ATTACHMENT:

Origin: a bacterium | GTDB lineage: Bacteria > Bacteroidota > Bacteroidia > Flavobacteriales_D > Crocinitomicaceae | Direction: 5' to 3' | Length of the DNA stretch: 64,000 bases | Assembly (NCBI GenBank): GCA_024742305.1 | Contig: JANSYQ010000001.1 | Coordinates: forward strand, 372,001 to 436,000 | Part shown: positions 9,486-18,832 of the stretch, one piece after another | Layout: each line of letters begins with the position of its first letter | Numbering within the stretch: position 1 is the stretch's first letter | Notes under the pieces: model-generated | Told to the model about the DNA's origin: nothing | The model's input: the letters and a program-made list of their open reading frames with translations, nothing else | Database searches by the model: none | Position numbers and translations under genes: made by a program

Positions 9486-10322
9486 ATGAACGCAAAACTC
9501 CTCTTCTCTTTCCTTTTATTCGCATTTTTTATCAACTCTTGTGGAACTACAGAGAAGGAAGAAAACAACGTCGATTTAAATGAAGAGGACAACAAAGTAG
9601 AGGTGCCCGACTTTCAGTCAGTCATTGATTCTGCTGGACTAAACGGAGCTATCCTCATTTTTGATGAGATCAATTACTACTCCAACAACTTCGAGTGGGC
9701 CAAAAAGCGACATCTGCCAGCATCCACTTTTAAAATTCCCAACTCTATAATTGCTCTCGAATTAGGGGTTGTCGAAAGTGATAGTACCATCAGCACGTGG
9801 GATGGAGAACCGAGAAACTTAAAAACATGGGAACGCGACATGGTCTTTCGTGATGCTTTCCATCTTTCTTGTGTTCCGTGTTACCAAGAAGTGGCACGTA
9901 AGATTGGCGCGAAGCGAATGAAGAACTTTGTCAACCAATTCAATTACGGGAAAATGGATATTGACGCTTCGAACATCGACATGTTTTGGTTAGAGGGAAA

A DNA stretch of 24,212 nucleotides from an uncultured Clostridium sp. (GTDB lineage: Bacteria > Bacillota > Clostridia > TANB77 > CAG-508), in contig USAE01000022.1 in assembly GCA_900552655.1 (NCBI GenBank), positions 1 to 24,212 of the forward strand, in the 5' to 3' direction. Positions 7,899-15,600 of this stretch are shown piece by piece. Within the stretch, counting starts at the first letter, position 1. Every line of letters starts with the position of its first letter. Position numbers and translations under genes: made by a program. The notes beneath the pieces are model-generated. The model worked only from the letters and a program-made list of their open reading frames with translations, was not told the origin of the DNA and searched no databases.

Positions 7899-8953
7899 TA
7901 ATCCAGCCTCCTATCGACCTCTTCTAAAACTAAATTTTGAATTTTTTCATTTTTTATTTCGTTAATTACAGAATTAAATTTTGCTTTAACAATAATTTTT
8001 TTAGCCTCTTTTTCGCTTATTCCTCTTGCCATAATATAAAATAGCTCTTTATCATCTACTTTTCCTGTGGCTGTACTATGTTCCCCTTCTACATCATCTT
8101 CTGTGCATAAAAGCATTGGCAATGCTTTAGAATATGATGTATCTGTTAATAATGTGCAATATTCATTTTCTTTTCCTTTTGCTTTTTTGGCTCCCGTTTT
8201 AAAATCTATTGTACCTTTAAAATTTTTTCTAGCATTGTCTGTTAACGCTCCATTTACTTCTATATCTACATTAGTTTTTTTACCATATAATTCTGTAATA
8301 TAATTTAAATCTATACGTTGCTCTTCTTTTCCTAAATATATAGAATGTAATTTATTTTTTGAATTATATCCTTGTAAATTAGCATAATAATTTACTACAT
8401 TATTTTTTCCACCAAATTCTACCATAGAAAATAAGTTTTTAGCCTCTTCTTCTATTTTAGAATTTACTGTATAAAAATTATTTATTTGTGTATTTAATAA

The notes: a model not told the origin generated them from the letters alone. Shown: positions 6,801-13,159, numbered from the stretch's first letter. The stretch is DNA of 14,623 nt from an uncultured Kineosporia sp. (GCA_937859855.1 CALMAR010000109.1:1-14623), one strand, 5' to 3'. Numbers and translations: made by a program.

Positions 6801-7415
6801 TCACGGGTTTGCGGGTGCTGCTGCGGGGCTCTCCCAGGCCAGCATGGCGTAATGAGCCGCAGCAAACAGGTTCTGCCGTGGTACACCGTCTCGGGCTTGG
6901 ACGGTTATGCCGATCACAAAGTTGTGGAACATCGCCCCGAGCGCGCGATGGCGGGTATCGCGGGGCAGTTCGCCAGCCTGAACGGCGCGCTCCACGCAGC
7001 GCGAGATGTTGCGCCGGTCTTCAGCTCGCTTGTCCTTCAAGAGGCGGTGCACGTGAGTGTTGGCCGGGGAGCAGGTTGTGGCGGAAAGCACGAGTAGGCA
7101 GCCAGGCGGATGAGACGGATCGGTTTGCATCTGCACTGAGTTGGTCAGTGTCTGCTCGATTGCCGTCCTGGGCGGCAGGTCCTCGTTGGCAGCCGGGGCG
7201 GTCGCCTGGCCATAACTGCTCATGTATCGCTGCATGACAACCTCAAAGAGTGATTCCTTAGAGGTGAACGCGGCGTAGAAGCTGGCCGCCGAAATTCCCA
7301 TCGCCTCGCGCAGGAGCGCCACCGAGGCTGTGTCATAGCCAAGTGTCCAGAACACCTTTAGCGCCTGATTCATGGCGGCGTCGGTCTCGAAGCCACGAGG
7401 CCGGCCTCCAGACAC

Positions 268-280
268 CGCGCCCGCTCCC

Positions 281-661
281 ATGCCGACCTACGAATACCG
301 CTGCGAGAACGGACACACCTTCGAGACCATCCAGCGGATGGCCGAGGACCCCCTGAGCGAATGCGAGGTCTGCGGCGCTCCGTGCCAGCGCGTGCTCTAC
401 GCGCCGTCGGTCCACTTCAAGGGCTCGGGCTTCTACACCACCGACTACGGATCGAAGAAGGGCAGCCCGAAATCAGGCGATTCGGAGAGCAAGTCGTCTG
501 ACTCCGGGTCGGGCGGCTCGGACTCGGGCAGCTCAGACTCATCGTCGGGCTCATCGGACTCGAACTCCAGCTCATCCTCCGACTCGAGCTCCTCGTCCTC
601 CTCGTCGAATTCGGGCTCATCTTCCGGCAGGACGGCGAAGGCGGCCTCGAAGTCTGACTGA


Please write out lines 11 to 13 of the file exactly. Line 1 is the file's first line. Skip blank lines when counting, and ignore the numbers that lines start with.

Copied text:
7899 TA
7901 ATCCAGCCTCCTATCGACCTCTTCTAAAACTAAATTTTGAATTTTTTCATTTTTTATTTCGTTAATTACAGAATTAAATTTTGCTTTAACAATAATTTTT
8001 TTAGCCTCTTTTTCGCTTATTCCTCTTGCCATAATATAAAATAGCTCTTTATCATCTACTTTTCCTGTGGCTGTACTATGTTCCCCTTCTACATCATCTT